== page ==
Friday, July 09, 2010

What About Cars for Seeing Eye Dogs?

This week, the National Federation of the Blind and Virginia Tech demonstrated a prototype vehicle equipped with technology to allow a blind person to operate a car independently. The technology, called "nonvisual interfaces," uses sensors to let a blind driver maneuver a car based on information transmitted to him about his surroundings: whether another car or object is nearby, in front of him or in a neighboring lane.

My first reaction was frankly, skeptical. With all respect, there are already too many seemingly blind people driving in San Francisco. But it's an intriguing idea. Louis Braille opened worlds to the blind in the early 1800's because he desperately wanted to read. The arrangement of raised dots he invented has been adapted to nearly every language on earth. Perhaps no disability is as limiting as we generally assume.

Advocates for the blind consider the invention of such a vehicle a "moon shot." President Kennedy, who urged America to land a man on the moon and return him safely to the Earth, would surely agree. He said, "We need men who can dream of things that never were and ask 'why not?'..."

Licenses requiring eyeglasses could become obsolete. And the words, "Waddya, blind?" so beloved of New Yorkers, could lose their impact along with brandishing middle fingers at other drivers who can't see them. Big changes, people. Big changes coming.

Thursday, July 08, 2010

Armed Robbery with Special Circumstances

The latest candidate for Mother of the Year is Ethel Mae Nelson of Newberry, SC, who took her 7-year old daughter along while she held up a gas station at knifepoint. The clerk gave her about $300 and she fled with the money and the child. Soon after, a deputy spotted her in a taxi and apprehended her. She tried to run away, leaving the child behind, and broke her leg in the process.

She has been charged with armed robbery, possession of a weapon and unlawful conduct toward a child.

Ms. Nelson is hospitalized and her daughter has been placed in state custody. It's really rough when you need to commit a crime but can't afford a baby sitter. There oughta be a law.

Wednesday, July 07, 2010

Dick and Jane Do a Museum - See Dick Run

Claude Monet: "The Seine at Vetheuil"

Yesterday, we went to the de Young Art Museum in Golden Gate Park to see an exhibit called "The Birth of Impressionism," which is on loan from the Musee d' Orsay in Paris. Some of the paintings and I were old friends who hadn't seen each other in half a lifetime. I was thrumming with excitement at the thought of seeing them again.

The lines were obscenely long and slow moving and snaked around extensive real estate like endless airport security queues. We weren't even allowed to get in line for an hour after our arrival - I'm sure security requires that they let in only as many people as they can monitor - so we killed time in the gift shop. Flip got an overpriced tee shirt and I looked in vain for postcards of the exhibit. As soon as we got on the line, Flip decided he'd had enough and wanted to go home. He held up his bag with the tee shirt and said, "Let's just take this and go."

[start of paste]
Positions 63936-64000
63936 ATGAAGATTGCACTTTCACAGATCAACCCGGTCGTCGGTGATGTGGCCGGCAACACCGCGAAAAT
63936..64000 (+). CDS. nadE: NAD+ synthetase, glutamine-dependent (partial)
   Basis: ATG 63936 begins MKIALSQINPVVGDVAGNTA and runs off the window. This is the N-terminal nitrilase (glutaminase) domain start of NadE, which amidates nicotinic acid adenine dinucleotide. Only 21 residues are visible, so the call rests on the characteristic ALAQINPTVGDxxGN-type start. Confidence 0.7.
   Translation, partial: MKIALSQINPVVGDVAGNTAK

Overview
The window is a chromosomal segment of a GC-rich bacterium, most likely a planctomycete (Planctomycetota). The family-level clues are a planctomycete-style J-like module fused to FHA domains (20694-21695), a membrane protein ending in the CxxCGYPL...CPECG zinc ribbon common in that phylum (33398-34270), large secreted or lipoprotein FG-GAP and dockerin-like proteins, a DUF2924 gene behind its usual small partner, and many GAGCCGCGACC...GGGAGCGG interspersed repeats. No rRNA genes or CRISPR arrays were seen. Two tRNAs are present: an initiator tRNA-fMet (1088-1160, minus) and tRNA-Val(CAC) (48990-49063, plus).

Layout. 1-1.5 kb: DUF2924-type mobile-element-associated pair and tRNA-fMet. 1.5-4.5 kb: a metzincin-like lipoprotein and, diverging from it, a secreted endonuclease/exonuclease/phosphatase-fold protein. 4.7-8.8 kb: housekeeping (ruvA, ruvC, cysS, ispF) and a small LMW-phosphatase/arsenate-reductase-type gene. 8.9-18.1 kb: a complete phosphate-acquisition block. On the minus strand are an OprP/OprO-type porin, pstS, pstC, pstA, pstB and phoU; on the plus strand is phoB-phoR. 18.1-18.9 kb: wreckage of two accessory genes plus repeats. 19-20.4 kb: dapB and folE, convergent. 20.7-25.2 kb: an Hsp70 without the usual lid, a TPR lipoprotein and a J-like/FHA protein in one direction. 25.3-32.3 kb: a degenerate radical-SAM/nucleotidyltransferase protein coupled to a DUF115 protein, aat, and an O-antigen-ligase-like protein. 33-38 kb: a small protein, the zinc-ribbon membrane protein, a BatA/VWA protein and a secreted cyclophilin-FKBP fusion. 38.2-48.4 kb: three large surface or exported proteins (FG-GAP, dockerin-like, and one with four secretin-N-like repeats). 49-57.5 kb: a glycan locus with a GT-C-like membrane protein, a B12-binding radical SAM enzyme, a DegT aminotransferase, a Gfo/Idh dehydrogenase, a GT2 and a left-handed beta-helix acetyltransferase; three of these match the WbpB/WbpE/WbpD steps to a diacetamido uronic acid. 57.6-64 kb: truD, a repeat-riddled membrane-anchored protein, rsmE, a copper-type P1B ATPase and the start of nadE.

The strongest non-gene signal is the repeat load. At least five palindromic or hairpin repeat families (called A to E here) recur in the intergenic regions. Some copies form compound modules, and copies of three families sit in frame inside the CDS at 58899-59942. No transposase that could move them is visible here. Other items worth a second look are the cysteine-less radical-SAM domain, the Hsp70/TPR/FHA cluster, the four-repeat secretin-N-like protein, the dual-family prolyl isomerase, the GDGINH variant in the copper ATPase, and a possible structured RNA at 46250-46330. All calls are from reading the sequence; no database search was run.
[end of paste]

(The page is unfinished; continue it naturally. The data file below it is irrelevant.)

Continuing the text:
I explained that we had already paid to see the exhibit and I really, really wanted to see it. He persisted. I explained again. He got more and more upset with the lines and chattering people but each time the line moved a little, I told him with false cheer that we were nearly there now.

"Where are we going?" he asked. "We're in a museum," I said. I told him that the canvasses had arrived clandestinely in huge moisture-controlled crates unlabeled or marked "croissants," accompanied by security details in unmarked cars between airport and museum. They were unopened for 48 hours so they could acclimate to their new home. "Let's just go," he said. My happy mood floated away like a liberated balloon.

Edgar Degas: "The Dancing Lesson"

I often took my children to the Metropolitan in NYC when they were toddlers, and they adored such outings. "This is bullshit," Flip said. "I want to go home." The "real" Flip was an art lover. Apparently, Alzheimer's Flip is not.

"I'm sorry, but I'd really like to see it." I thought of ways to kill myself. Every time the line moved a foot, I cited this as evidence that we were nearly there. The Art Dodger wasn't having any of it. I wondered if hemlock was painful. After more than an hour, we entered the exalted space with paintings by Renoir, Degas, Monet, Manet, Sisley, Cezanne, Pissarro, Morisot and other artists, and it did not disappoint.

Flip went into near-cardiac arrest when he saw "Whistler's Mother," which is huge. It is always a shock to stand in front of the actual canvas an artist worked on, close enough to touch it if security weren't watching ones every move, especially when the work is one that has been reproduced millions of times. To me, this is as thrilling as if the artists themselves were standing before me, reaching out in greeting across the years.

James McNeill Whistler: "Arrangement in Grey and Black: Portrait of the Painter's Mother"

In late September, the de Young will host a second show, "Post-Impressionist Masterpieces From the Musée d'Orsay" featuring works of Van Gogh, Gauguin, Seurat, Rousseau and Toulouse-Lautrec. The Musee d' Orsay is undergoing extensive renovations which would have required storing about 250 paintings. Instead, they decided to mount two touring exhibits, but the de Young in San Francisco is the only museum in the world which will host both collections. This particular combination of paintings will never travel again.

Transportation costs are over $1 million for each exhibit, while insurance exceeds $1 billion each. "Arrangement in Grey and Black: Portrait of the Painter's Mother," by James McNeill Whistler, was required by the d'Orsay to travel in an unmarked plywood crate with a pine base and protective coat of varnish, face up, cushioned by shims for spacing and foam of varying density to soften vibrations. Gloved technicians removed her from her crate and hung her on a wall with hooks strong enough to hold a car. The contract between the d'Orsay and the de Young specifies that all crates remain inside the museum, a stipulation intended to guard against vermin.

Today, I am going to visit my favorite art supply store and see which medium speaks loudest to me. I haven't painted, sculpted or worked in pastels since I was in my early 20's but the exhibit made me realize how much I've missed it. No masterpieces will be created, but I'll be smiling broadly at the self-medication of it all.